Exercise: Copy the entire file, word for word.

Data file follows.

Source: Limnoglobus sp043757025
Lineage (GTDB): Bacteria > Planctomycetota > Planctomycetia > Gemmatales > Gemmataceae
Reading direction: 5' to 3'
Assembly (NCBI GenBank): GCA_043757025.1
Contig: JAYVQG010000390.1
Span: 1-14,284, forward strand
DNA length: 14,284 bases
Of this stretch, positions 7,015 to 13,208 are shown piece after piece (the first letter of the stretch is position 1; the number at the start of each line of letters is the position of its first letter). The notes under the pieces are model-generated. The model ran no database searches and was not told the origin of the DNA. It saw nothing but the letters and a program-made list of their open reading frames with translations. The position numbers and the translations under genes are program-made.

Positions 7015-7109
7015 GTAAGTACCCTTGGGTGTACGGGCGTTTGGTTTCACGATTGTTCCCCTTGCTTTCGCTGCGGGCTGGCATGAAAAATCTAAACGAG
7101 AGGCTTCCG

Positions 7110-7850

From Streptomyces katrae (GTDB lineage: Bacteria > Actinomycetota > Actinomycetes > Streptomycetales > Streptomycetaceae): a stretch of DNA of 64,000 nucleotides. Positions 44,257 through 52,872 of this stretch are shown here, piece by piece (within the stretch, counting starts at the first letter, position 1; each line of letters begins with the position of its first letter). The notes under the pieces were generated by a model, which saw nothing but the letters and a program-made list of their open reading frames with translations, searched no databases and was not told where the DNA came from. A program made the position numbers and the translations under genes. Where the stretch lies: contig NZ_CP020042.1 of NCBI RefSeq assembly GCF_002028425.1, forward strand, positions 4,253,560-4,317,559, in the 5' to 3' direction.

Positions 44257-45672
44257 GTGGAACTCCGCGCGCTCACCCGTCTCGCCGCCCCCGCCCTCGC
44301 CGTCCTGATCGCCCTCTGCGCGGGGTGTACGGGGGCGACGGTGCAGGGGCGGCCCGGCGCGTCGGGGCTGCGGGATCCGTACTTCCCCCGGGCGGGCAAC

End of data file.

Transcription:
Source: Limnoglobus sp043757025
Lineage (GTDB): Bacteria > Planctomycetota > Planctomycetia > Gemmatales > Gemmataceae
Reading direction: 5' to 3'
Assembly (NCBI GenBank): GCA_043757025.1
Contig: JAYVQG010000390.1
Span: 1-14,284, forward strand
DNA length: 14,284 bases
Of this stretch, positions 7,015 to 13,208 are shown piece after piece (the first letter of the stretch is position 1; the number at the start of each line of letters is the position of its first letter). The notes under the pieces are model-generated. The model ran no database searches and was not told the origin of the DNA. It saw nothing but the letters and a program-made list of their open reading frames with translations. The position numbers and the translations under genes are program-made.

Positions 7015-7109
7015 GTAAGTACCCTTGGGTGTACGGGCGTTTGGTTTCACGATTGTTCCCCTTGCTTTCGCTGCGGGCTGGCATGAAAAATCTAAACGAG
7101 AGGCTTCCG

Positions 7110-7850

From Streptomyces katrae (GTDB lineage: Bacteria > Actinomycetota > Actinomycetes > Streptomycetales > Streptomycetaceae): a stretch of DNA of 64,000 nucleotides. Positions 44,257 through 52,872 of this stretch are shown here, piece by piece (within the stretch, counting starts at the first letter, position 1; each line of letters begins with the position of its first letter). The notes under the pieces were generated by a model, which saw nothing but the letters and a program-made list of their open reading frames with translations, searched no databases and was not told where the DNA came from. A program made the position numbers and the translations under genes. Where the stretch lies: contig NZ_CP020042.1 of NCBI RefSeq assembly GCF_002028425.1, forward strand, positions 4,253,560-4,317,559, in the 5' to 3' direction.

Positions 44257-45672
44257 GTGGAACTCCGCGCGCTCACCCGTCTCGCCGCCCCCGCCCTCGC
44301 CGTCCTGATCGCCCTCTGCGCGGGGTGTACGGGGGCGACGGTGCAGGGGCGGCCCGGCGCGTCGGGGCTGCGGGATCCGTACTTCCCCCGGGCGGGCAAC